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LT5 NO 1 JANUARY 1987 CoupledMode Theory of Optical Waveguides H A HAUS W P HUANG S KAWAKAMI AND N A WHITAKER AbstructThe coupledmode theory of parallel waveguides is de rived from a variational principle for the propagation constant of ID: 23395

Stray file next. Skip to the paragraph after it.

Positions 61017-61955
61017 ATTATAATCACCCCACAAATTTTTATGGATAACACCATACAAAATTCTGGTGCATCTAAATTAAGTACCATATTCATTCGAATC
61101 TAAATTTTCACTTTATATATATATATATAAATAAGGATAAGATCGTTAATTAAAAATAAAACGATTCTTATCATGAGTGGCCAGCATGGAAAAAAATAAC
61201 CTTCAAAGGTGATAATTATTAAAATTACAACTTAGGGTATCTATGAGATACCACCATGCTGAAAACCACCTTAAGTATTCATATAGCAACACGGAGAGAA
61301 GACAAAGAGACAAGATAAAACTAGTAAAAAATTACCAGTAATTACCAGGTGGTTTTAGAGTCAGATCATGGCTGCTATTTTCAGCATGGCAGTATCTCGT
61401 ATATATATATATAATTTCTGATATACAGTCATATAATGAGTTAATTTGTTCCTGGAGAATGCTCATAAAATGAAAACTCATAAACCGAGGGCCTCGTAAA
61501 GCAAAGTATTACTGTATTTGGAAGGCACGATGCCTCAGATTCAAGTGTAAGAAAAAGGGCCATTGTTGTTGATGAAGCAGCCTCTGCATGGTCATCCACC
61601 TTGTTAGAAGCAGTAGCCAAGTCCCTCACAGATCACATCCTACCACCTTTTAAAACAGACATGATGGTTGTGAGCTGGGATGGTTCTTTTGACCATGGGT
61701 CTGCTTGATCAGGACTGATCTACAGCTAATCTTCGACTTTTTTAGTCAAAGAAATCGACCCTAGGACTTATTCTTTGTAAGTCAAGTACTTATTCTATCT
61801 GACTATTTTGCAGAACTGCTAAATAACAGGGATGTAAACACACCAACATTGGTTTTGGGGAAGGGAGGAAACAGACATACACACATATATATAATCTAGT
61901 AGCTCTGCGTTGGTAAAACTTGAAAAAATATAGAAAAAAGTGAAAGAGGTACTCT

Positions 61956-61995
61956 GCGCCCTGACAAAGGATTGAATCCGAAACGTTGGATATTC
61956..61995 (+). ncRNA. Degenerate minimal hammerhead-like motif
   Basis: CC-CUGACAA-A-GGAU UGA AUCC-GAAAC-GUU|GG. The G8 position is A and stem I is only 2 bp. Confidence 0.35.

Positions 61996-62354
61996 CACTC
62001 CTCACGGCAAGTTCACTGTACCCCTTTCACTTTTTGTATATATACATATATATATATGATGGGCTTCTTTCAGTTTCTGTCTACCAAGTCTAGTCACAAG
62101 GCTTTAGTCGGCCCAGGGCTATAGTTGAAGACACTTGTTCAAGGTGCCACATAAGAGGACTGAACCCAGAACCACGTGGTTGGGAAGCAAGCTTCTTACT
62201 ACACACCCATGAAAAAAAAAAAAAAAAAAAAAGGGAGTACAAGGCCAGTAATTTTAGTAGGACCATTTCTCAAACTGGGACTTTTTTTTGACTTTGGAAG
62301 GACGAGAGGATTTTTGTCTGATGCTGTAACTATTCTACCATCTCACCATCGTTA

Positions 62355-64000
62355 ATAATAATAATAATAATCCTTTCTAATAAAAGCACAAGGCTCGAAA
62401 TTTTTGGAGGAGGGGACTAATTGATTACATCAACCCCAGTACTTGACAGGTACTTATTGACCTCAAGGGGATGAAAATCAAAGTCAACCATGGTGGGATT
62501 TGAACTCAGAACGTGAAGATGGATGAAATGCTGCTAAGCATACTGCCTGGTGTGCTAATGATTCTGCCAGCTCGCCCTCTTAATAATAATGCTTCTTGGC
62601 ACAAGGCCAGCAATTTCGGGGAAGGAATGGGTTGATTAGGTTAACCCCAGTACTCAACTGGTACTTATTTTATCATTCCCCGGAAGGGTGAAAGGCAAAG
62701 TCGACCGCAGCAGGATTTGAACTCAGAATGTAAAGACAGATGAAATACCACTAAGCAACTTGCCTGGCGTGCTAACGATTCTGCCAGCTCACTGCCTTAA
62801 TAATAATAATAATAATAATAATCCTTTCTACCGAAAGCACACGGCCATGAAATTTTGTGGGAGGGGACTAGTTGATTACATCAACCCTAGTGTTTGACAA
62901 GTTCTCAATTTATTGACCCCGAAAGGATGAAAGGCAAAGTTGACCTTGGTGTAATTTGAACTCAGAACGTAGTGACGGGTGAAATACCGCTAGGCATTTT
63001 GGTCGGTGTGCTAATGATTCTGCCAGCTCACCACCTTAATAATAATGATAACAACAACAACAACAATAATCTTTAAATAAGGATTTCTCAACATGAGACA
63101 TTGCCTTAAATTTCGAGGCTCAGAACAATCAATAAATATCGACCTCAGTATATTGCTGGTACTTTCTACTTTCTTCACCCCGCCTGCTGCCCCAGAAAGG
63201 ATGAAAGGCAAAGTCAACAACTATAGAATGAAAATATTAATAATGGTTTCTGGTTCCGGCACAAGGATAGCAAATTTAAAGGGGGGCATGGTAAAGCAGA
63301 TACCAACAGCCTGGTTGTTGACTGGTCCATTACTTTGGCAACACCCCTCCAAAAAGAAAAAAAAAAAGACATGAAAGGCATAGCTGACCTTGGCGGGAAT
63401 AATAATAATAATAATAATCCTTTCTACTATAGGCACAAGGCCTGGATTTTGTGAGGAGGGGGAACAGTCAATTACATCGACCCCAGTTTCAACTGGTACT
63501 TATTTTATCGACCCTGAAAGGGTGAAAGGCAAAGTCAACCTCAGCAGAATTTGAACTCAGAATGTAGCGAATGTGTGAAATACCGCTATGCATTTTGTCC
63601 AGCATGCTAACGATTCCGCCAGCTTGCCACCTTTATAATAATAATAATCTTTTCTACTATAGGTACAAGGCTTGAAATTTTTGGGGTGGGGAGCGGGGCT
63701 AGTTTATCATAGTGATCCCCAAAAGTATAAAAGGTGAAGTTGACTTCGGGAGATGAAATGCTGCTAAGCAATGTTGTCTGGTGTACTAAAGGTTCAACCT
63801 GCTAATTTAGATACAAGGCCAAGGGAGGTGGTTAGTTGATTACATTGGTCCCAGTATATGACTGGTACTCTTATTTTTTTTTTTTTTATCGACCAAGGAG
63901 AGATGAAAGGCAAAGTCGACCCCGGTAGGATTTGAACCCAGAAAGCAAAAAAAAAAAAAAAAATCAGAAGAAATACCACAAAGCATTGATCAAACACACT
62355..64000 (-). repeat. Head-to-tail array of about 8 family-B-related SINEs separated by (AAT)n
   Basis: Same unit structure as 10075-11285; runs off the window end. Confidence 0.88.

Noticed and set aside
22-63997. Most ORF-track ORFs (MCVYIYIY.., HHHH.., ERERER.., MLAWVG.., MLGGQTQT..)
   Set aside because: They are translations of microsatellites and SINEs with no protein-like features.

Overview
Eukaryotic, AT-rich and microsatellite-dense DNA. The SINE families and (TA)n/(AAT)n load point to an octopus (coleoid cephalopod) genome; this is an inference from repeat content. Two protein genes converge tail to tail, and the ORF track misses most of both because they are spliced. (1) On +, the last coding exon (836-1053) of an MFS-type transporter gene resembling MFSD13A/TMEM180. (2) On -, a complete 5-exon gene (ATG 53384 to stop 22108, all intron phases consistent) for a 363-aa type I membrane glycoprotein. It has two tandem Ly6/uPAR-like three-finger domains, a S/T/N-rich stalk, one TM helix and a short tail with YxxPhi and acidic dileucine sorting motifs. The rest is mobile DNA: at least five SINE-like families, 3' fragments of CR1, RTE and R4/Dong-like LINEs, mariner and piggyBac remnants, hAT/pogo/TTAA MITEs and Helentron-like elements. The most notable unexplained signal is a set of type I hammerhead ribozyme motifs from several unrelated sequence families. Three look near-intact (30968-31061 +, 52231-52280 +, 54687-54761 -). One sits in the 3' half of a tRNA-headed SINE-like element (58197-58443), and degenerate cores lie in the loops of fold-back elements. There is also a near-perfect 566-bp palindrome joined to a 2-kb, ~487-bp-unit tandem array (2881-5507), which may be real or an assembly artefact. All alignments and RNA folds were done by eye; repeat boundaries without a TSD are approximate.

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16 JOURNAL OF LIGHTWAVE TECHNOLOGY, VOL. LT-5, NO. 1, JANUARY 1987 Coupled-Mode Theory of Optical Waveguides H. A. HAUS, W. P. HUANG, S. KAWAKAMI, AND N. A. WHITAKER Abstruct-The coupled-mode theory of parallel waveguides is de- rived from a variational principle for the propagation constant of the waveguide-wave solution using a superposition of the uncoupled modes as a trial field. The nonorthogonality of modes as emphasized by Hardy and Streifer is part of this formalism as well. The coupling coefficients agree with those of Hardy and Streifer derived for TE modes of loss- free guides. For TM modes the coupling coefficients differ slightly for the simpler trial solution and agree exactly for a different trial solu- tion. The simpler trial solution gives results closer to the exact solution. Conventional coupled-mode theory emerges from orthonormalization. T I. INTRODUCTION HE THEORY of mode coupling was first developed by J. R. Pierce [l] to analyze coupling of electron beam waves and waves on electromagnetic structures in electron-beam tubes. Later, coupled-mode theory was de- veloped for the analysis of optical waveguides [2]-[5]. Coupled-mode theory is approximate, with approxima- tions that are not always self-evident. For this reason, it was worth looking for a formal theoretical framework from which coupled mode theory could emerge in an un- equivocal way. In 1958, one of the authors (HAH) showed that the coupled-mode theory is derivable from a varia- tional expression for the propagation constant [6]. A trial solution is introduced consisting of a superposition of (un- coupled) modes and the variational expression is extrem- ized; the coupled-mode equations are the result. The propagation constants and coupling coefficients are uniquely determined by this approach, once the uncou- pled modes are chosen. The mentioned paper addressed the coupled-mode formalism for electron beam tubes. The same formalism was used to develop coupling-of-modes for surface acoustic wave structures [7] and extended for the analysis of electromagnetic radiation from gratings 181. It has not been developed explicitly to account for the coupled-mode theory as applied to coupled optical wave- guides. Recently, a paper was published by Hardy and Streifer [9] criticizing the “Conventional” coupled mode ap- proach [2]-[5] and outlining an approach of their own which gives “propagation constants and coupling coeffi- cients which are more accurate than the previously pub- Manuscript received January 3, 1986; revised May 15, 1986. This work was supported in part by the National Science Foundation under Grant 8310718-A01-ECS and Grant ECS-82-11650. H. A. Haus, W. P. Huang, and N. A. Whitaker are with the Depaament of Electrical Engineering and Computer Science and Research Laboratory of Electronics, Massachusetts Institute of Technology, Cambridge, MA. S. Kawakami is with the Research Institute of Electrical Communica- tion, Tohoku University, Sendai 980, Japan. IEEE Log Number 8611084. lished. The results for slab waveguides computed from the “new coupled mode theory, hence called the H-S theory, indeed are better when compared to the exact the- ory than those of “conventional coupled mode theory One of the important contributions made by the H-S theory is to show how power nonorthogonality modifies the coupling behavior when the coupling is strong. The H-S theory puts in doubt the symmetry of the coupling coefficients. Previous publications [lo] have used the symmetry properties of the coupling coefficients, and thus it is of importance to clear up this question. We are writing this paper with the following objective. We want to show that all essential predictions of the H-S theory follow from the variational principle [6]. We also show that there is a unique way of orthogonalizing the power of the modes. When such orthogonalization is in- troduced the equations reduce to those of conventional coupled-mode theory. However, the amplitudes of the or- thogonalized modes are linear combinations of the ampli- tudes of the original modes. The propagation constants and coupling coefficients are evaluated to a better approx- imation than the intuitive approach of conventional cou- pling of modes theory and are given by expressions iden- tical with the H-S results in the case of lossless TE-modes. In the case of TM modes they are close to, but not iden- tical with, the H-S results. A different trial solution leads to coupling coefficients in agreement with H-S theory. However, the propagation constants predicted by the trial solution that is the superposition of the uncoupled modes are closer to the exact solution. In Section IT we set up the variational principle. Section 111 derives the coupled-mode equations. Section IV shows an unequivocal procedure for orthogonalization and nor- malization of the modes and arrives at the conventional coupled mode equations. In Section V we show how the conventional coupled-mode theory emerges from the more precise theory in the limit of weak coupling if terms only of first order in exp -ad are retained, where d is the guide spacing and a is the transverse decay constant of the field. 11. THE VARIATIONAL PRINCIPLE FOR PROPAGATION CONSTANT [21-[51. Consider a typical lossless optical waveguide structure with an index that is a function of the transverse coordi- nates rT = Rx + jy (1) con2 = e(rT). (2) 0733-8724/87/0100-0016$01.00 @ 1987 IEEE